A surge of activism has filled Philadelphia with daily protests ever since the first demonstration spurred by the police killing of George Floyd.
Whether directly supporting the Black Lives Matter movement or other related causes, there have been so many events that it’s tough to keep track — much less figure out where to put your energy in participation.
A new website called Philly Protest — find it at phillyprotest.com — aims to help keep track of all the regional happenings.
With a tagline that advertises it as the place to “find other people taking action for important stuff in the Philly area,” the site displays a chronological list of rallies, marches, walks, vigils and gatherings. Click through and you’ll find more details about each one, including a link to organizers’ own event pages.
In the week or so since its launch, the site has inspired some rumors that it was developed by law enforcement to monitor local activists.
Not so, said creator Chris Hershberger-Esh. The 32-year-old web designer bought the domain name on June 3 and launched the site on June 4 — quicker than his normal professional turnaround, but he felt there was an immediate need.
He was right. In its first five days, the website clocked 30,000 page views and saw dozens of event submissions.
“I was like this just needs to get out there,” Hershberger-Esh said. “It’s been an exciting week, to say the least.”
When he heard about the created-by-cops rumor, Hershberger-Esh posted an about page to clarify his identity and intentions. There, the West Philly resident describes the genesis of the site, which was the realization that he’d have to repeat his own long search in order to keep finding protests to attend.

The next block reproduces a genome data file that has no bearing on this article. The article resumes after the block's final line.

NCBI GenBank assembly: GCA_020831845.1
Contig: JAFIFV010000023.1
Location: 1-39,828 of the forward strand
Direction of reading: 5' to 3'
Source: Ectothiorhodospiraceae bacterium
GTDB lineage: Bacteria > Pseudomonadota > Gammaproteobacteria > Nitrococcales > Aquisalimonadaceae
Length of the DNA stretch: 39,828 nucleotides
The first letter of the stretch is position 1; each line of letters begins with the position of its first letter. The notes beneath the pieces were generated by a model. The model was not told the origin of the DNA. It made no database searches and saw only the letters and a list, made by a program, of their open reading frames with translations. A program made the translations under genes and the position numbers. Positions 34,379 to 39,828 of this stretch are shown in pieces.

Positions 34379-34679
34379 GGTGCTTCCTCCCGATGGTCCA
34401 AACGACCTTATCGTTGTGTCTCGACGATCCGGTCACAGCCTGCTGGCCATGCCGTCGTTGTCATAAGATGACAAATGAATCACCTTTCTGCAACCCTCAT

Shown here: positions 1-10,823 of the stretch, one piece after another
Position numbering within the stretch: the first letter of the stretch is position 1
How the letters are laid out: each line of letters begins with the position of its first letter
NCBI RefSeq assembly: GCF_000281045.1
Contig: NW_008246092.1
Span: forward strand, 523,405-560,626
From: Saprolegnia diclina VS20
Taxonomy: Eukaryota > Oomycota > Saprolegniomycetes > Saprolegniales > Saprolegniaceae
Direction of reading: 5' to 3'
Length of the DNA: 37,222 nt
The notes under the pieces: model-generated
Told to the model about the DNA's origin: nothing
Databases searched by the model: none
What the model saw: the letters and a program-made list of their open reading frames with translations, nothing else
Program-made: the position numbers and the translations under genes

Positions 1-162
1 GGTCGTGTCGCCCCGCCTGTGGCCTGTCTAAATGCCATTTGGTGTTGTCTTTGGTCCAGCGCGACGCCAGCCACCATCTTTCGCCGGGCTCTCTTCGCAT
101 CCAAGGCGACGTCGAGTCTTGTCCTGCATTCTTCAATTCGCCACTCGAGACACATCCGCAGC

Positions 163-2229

He’s also developed some criteria for the events he’s willing to post.
Protests and vigils are OK, he said, but not fundraisers. And though he tries to be unbiased in the protests he’ll accept, he said he would turn down hate groups, Trump rallies and All Lives Matter gatherings. Another important rule: Your protest has to have its own standalone page to link out to — like a Facebook event or Instagram flier.
“I don’t want my platform to be the only source of information that people can rely on,” said Hershberger-Esh, who had to remove a post earlier this week after an organizer canceled the day of the event.
Hershberger-Esh estimates he receives three to six event submissions each day, plus a few people reaching out with feedback.
He’s not going to force it — if the site tapers off, it tapers off — but he’s hoping it doesn’t. Ideally, fresh activist events could continue to live there for a while.
“Seeing how much stuff is happening in one place, for me that has had an impact,” Hershberger-Esh said. “The story it tells about how broadly this movement has spread has been a great thing to watch.”